What is the mass of a proton? Scientists from Germany and Japan successfully did an important step towards the most exact knowledge of this fundamental constant. By means of precision measurements on a single proton, they could improve the precision by a factor of three and also correct the existing value.

To determine the mass of a single proton still more accurate – a group of physicists led by Klaus Blaum and Sven Sturm of the Max Planck Institute for Nuclear...

Im Focus: On the way to a biological alternative

A bacterial enzyme enables reactions that open up alternatives to key industrial chemical processes

The research team of Prof. Dr. Oliver Einsle at the University of Freiburg's Institute of Biochemistry has long been exploring the functioning of nitrogenase....

Im Focus: The 1 trillion tonne iceberg

Larsen C Ice Shelf rift finally breaks through

A one trillion tonne iceberg - one of the biggest ever recorded -- has calved away from the Larsen C Ice Shelf in Antarctica, after a rift in the ice,...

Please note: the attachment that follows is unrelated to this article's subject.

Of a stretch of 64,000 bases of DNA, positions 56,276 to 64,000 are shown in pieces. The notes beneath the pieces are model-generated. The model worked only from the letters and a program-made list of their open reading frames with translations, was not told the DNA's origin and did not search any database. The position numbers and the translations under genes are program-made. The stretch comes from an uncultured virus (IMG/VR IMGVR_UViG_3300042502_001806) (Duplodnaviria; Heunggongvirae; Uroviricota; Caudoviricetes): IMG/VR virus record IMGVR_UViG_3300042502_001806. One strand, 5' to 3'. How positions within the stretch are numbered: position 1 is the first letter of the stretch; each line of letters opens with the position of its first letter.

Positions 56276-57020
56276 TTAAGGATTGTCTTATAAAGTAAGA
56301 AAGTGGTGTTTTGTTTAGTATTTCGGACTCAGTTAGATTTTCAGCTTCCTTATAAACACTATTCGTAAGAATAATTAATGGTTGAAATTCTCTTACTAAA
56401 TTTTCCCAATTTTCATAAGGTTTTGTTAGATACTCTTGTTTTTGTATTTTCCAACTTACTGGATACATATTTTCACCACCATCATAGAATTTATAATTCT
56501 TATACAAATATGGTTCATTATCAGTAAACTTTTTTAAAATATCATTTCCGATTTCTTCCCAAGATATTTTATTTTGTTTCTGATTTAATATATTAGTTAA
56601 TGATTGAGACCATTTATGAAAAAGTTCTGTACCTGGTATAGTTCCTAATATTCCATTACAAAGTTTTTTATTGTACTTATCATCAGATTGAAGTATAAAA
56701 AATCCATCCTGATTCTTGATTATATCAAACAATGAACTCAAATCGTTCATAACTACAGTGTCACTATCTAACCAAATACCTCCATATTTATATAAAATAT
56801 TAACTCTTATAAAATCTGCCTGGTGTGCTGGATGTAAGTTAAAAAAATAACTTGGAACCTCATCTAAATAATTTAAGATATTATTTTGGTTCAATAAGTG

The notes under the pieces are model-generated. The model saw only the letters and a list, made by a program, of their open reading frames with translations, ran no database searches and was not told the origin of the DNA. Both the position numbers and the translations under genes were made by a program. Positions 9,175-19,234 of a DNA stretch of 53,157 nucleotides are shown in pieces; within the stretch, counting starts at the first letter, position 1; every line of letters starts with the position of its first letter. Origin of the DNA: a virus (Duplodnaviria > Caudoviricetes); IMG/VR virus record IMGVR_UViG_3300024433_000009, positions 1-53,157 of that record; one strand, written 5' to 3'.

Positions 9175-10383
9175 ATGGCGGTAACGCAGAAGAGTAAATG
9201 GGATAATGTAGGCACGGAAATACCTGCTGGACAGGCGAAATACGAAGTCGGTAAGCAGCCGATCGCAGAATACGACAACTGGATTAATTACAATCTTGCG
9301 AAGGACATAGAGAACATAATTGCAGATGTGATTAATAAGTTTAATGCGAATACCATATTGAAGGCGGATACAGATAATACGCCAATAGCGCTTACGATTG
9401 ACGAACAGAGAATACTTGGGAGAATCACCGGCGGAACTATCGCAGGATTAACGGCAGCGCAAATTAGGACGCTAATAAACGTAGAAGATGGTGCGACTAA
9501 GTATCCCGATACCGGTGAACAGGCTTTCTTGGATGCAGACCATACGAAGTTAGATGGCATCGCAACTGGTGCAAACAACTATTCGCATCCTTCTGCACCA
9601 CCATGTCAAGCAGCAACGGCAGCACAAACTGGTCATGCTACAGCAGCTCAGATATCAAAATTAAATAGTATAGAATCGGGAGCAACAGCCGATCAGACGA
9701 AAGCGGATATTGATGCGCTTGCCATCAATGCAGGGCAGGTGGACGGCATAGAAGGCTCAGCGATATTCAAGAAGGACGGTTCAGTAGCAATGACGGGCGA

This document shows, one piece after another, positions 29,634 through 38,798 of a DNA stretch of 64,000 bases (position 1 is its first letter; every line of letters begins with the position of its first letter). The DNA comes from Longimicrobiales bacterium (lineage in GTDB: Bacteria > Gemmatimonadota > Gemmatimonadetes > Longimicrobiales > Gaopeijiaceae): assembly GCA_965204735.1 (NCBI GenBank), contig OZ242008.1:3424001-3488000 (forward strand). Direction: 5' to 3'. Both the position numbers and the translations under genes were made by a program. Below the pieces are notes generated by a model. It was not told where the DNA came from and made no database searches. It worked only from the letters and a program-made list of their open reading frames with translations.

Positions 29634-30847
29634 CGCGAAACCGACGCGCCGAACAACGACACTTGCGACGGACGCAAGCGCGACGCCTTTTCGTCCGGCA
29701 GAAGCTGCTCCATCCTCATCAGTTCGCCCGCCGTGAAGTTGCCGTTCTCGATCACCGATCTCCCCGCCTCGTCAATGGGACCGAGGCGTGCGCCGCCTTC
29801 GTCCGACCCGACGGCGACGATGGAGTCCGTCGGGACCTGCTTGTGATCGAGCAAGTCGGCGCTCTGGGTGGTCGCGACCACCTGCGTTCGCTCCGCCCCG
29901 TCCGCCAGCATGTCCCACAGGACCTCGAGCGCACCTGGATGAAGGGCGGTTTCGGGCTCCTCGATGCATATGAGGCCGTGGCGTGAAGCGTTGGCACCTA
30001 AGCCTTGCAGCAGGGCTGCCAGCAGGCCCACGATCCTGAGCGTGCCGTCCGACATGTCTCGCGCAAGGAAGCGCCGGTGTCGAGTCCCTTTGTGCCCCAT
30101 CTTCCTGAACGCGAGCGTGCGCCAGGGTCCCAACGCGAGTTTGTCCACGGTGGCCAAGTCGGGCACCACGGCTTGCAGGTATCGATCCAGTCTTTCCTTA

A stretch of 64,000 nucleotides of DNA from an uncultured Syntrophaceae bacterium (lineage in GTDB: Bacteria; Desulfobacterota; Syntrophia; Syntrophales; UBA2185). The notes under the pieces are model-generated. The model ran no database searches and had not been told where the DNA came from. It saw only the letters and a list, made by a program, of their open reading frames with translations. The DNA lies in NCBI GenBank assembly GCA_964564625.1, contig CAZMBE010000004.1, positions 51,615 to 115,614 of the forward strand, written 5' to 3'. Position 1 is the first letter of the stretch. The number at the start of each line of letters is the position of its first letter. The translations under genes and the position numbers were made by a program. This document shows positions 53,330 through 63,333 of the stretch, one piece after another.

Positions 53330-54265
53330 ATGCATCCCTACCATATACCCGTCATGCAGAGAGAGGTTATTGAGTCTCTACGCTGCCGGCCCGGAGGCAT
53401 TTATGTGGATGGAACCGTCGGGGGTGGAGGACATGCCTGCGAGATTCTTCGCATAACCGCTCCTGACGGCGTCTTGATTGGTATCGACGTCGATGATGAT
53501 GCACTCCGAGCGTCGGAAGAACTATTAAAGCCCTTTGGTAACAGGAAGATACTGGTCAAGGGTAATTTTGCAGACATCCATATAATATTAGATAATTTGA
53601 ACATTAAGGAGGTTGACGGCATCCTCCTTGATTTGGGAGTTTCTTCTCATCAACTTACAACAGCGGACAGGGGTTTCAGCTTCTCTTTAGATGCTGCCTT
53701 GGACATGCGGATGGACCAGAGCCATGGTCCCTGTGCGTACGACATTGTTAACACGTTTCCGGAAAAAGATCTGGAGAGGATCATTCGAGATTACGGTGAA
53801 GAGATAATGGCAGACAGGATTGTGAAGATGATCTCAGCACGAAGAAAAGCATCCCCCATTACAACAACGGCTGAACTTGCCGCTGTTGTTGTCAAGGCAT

Im Focus: Laser-cooled ions contribute to better understanding of friction

Physics supports biology: Researchers from PTB have developed a model system to investigate friction phenomena with atomic precision

Friction: what you want from car brakes, otherwise rather a nuisance. In any case, it is useful to know as precisely as possible how friction phenomena arise –...

All Focus news of the innovation-report >>>

Anzeige

Anzeige

Event News

Closing the Sustainability Circle: Protection of Food with Biobased Materials

21.07.2017 | Event News

»We are bringing Additive Manufacturing to SMEs«

19.07.2017 | Event News

The technology with a feel for feelings

12.07.2017 | Event News

 
Latest News

NASA looks to solar eclipse to help understand Earth's energy system

21.07.2017 | Earth Sciences

Stanford researchers develop a new type of soft, growing robot

21.07.2017 | Power and Electrical Engineering

Vortex photons from electrons in circular motion

21.07.2017 | Physics and Astronomy

VideoLinks
B2B-VideoLinks
More VideoLinks >>>